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Ron Howard on His Return to the Realm of Willow

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The executive producer of the series talks about directing the 1988 film that started it all, the enduring legacy of the comedic fantasy, and its recent comeback.

Ron Howard had already won acclaim as a producer and director of Apollo 13 among other films when he stepped into the Academy of Achievement in 1997. The conference for academically gifted high school seniors spoke to interests ranging from science to government to athletics, and Howard was on the guest list to talk about the entertainment industry. “George Lucas was there, as well,” Howard tells “In fact, Kathy Kennedy was there, too.”

And yet every time Howard was pulled into a conversational aside with the talented young students, they didn’t want to discuss his work on Cocoon, Parenthood, or the real-life drama of the space race. “That generation really only wanted to talk to me about Willow.”

At the time, nearly a decade had passed since Howard had directed the Warwick Davis-starring film about the eponymous sorcerer, one of Lucas’ creations. “And I talked to George about it,” Howard recalls. “And he said, ‘This is why we’re continuing with the books. And we should do something more with Warwick Davis. We should do something with the world.’” But his instinct always was that it should be serialized. He felt like television was the place.”

Flash forward to 2017 when Howard was brought on to direct Solo: A Star Wars Story, five years after Lucasfilm was acquired by the Walt Disney Company and during the latter stages of preparations for the launch of the Disney+ streaming service in 2019. Fueled by his close working relationship with Kennedy, now at the helm of Lucasfilm, and Jon Kasdan, the future Willow series creator who was then co-writing the Star Wars standalone film’s script, the idea of a continuation of Willow’s story gained traction. “Jon was of that generation that just really dug the movie [Willow] and played it over and over again, wore out the VHS and moved on to the DVD,” Howard says. “And slowly but surely, in and around the lighting setups of Solo, I began to see that he had a real point of view about how to update it and how to advance it, not just in terms of dealing with the next generation of characters and what to do about Elora Danan and where she’s been and all of that. But also, how to expand on the evil, expand on the threat, and what the dark magic could mean.”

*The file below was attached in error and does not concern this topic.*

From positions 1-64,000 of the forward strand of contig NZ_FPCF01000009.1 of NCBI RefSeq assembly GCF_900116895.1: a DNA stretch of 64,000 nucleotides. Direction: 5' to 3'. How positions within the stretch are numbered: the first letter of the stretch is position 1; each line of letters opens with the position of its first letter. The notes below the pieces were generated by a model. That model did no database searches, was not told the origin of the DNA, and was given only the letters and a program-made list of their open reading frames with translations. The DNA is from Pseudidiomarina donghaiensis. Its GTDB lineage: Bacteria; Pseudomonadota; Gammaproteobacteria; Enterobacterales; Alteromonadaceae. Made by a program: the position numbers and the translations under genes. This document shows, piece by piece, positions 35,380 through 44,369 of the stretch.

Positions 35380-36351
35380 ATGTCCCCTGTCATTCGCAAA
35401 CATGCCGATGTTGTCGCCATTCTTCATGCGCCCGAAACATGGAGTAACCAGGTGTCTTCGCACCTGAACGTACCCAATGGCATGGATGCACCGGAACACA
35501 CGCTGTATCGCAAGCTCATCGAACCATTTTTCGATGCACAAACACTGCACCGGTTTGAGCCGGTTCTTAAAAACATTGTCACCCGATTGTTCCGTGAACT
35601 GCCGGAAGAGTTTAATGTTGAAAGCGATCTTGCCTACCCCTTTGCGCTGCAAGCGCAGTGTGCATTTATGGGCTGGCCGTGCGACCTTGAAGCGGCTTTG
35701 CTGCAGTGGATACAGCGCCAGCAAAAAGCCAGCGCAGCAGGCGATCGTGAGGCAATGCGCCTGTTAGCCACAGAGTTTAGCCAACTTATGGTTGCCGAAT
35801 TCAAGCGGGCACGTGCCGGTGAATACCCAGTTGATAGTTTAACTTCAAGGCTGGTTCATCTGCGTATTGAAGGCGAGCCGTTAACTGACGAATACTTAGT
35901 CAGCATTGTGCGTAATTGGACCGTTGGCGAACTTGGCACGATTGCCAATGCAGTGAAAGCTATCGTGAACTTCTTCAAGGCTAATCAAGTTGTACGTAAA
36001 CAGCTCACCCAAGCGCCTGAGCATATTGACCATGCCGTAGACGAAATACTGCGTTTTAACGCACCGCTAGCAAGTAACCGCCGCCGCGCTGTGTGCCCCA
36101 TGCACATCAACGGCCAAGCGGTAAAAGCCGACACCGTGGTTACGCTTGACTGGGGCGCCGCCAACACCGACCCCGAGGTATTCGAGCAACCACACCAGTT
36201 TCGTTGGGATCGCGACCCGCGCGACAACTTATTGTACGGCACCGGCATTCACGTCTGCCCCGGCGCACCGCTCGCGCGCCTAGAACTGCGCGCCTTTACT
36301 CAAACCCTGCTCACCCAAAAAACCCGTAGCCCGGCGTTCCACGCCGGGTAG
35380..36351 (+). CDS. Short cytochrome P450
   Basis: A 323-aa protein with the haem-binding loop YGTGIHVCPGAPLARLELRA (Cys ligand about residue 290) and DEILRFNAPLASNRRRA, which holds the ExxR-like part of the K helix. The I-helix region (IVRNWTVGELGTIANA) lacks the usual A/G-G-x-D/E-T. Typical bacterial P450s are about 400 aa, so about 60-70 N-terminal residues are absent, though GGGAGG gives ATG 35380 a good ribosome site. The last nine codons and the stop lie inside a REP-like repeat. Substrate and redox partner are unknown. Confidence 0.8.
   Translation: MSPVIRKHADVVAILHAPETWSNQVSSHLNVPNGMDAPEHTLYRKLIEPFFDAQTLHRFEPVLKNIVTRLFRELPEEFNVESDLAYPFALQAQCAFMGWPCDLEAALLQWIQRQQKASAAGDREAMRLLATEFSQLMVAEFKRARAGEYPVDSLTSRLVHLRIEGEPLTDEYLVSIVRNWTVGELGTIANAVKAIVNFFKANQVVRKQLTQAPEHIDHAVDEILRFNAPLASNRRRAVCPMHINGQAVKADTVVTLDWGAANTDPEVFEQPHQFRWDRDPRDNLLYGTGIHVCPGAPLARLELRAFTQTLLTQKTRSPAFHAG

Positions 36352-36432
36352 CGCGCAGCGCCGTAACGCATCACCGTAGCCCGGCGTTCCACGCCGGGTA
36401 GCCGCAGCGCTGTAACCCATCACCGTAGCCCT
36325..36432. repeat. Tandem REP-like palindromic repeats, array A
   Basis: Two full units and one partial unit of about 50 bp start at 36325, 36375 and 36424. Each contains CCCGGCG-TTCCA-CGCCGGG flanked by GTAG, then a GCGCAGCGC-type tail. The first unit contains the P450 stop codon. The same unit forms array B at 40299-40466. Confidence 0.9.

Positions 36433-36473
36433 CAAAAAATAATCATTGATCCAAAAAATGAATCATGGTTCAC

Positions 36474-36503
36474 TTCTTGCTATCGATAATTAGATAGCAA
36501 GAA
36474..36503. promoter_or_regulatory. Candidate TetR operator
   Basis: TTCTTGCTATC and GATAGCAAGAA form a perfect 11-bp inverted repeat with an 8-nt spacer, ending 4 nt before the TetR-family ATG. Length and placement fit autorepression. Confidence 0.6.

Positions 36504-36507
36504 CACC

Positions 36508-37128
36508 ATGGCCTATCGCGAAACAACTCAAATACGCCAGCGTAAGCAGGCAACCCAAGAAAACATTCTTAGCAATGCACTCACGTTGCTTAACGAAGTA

Howard was impressed by Kasdan’s passion and knowledge. Most importantly, the writer understood that the core of the Willow universe, like other Lucasfilm projects, required levity and humor mixed in with relatable characters and high-stakes adventure. “He’s funny, and humor always was so central to the charm of the movie,” Howard says. “It was always a character comedy in our minds and George’s, as well. And I thought with a series you could have more relationships and Jon could find ways to make the fantasy feel present and real, so it’s not tongue-in-cheek, but lets those characters feel relatable and humorous and entertaining in a contemporary way.”

The first season of the series is earnest, joyous, and fun, a mix of high-fantasy story elements and heart, as reflective of today’s society as the original was a mirror to the world of 1988. And just like the film, it continues to blend cutting-edge technological achievements — the movie has the distinction of creating the first morphing shot, the product of Industrial Light & Magic’s own wizards — with characters who are courageous and comedic. “Going back to the original, it’s always about trying to find who you are and the hero’s journey,” Howard notes. “Is Willow a sorcerer? Is Madmartigan a rogue or is he a hero? Who is Sorsha? How does she fit in? Where does she fit in? In our minds, those were always the question marks around the movie. Using adventure, magic, and fantasy to test yourself, to be tested, to ask questions of yourself and, in a kind of an organic way, reveal who you are, how you feel, and what you stand for.”

Although he didn’t consult Lucas on the project, Howard says the film’s creator was happy to see the story continue. “He was glad we were doing it, largely out of affection for and belief in Warwick.” 

And the series quickly gained popularity after its premiere in November. Just before the Christmas holiday, Howard says a bartender in Dublin, Ireland, was passing him a pint of Guinness when he paused. “He said, ‘Before you drink this, I just want you to know I’m loving Willow.’” Like those students more than two decades ago cornering Howard to chat about the film, once again he found himself in conversation with a fan who just wanted to talk about Willow.

As for a potential second season, nothing’s been confirmed, but Howard says Kasdan has a plan for more chapters. “I know where it could go, and it’s great,” Howard says laughing. “I won’t say any more than that, but Jon didn’t want to embark without knowing the destination. He thinks of it as a finite epic tale and this is an early portion of that. It’s been great to work on. And you know, I’d love to see us do more. We’re all standing by. We’ll see!” 

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